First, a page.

Secondly, the tribunals are themselves inadequate. Two tribunals are set up per state; one for the governorship and the other for the national and state assembly elections with very few-often an average of one per geo-political zone- Appeal Courts serving the entire country. The national and state assembly elections are packed with several cases which are expected to be settled within limited time. As such, the tribunals hardly give enough attention to each case. Elections are not perfect, that is why we have election tribunals and their duty is to ensure speedy justice. Justice must not be delayed because it is totally unfair and unacceptable for someone to continue sitting on an illegal or stolen mandate for long just because the tribunals are dragging the case for whatever reason.

Thirdly, INEC is not playing the role of a truly unbiased electoral umpire in the hearings of election petitions. In the cases, INEC’s objectives should not be about defending its actions no matter how wrong during the elections, it should be about defending the truth; it doesn’t matter whether the truth was discovered after the polls. INEC Staff are humans; the commission can’t defend their indefensible actions during the elections just because they are joined as respondents in a petition. They should admit their mistakes, take responsibility for their actions, give explanations for them, expose and punish their officers involved and provide the true facts with which the work of the tribunals would be simplified rather than complicating proceedings.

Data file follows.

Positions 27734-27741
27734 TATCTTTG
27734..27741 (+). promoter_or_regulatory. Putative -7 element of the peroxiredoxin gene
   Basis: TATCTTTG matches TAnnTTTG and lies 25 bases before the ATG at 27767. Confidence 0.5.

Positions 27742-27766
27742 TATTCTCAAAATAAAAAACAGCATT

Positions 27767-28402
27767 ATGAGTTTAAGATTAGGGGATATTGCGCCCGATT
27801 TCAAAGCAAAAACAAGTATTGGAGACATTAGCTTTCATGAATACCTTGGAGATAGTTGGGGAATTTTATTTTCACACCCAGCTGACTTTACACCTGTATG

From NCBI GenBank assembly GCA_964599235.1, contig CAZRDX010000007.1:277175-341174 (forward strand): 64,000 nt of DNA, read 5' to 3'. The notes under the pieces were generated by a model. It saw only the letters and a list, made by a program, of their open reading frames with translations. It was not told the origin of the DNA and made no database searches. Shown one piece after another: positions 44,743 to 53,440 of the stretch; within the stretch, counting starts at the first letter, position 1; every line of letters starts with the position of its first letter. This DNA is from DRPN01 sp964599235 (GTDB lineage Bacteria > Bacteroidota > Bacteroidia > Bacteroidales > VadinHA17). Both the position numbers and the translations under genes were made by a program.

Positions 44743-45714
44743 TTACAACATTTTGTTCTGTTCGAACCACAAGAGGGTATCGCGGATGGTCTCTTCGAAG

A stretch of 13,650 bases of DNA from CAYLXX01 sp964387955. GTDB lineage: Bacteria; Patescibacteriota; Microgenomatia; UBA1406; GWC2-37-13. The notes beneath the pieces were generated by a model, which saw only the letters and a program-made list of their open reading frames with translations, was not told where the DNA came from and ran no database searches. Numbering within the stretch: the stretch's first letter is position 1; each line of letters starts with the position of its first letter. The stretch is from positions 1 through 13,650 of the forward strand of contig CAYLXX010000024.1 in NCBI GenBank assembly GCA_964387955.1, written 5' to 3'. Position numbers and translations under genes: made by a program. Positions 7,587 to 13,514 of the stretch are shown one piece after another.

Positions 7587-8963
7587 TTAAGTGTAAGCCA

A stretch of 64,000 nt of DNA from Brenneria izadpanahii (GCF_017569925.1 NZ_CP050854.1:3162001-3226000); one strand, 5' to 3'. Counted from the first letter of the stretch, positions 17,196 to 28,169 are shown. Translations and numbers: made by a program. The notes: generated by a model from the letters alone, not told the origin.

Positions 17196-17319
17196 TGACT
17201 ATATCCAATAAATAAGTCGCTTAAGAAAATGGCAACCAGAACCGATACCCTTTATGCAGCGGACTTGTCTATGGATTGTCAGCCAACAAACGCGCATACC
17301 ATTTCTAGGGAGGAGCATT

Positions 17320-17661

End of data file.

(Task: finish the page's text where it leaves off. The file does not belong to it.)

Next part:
The fourth is the cost of justice in Nigeria. Prosecuting an average case in a Nigerian court needs huge financial resources and time. Many a time, you can’t get justice when you don’t have good lawyers who are hired at exorbitant costs. In election petitions, one may also need the services of forensic experts, data analysts, huge logistic arrangements and other expenses. This often costs a petitioner with a good case but without money his victory in courts.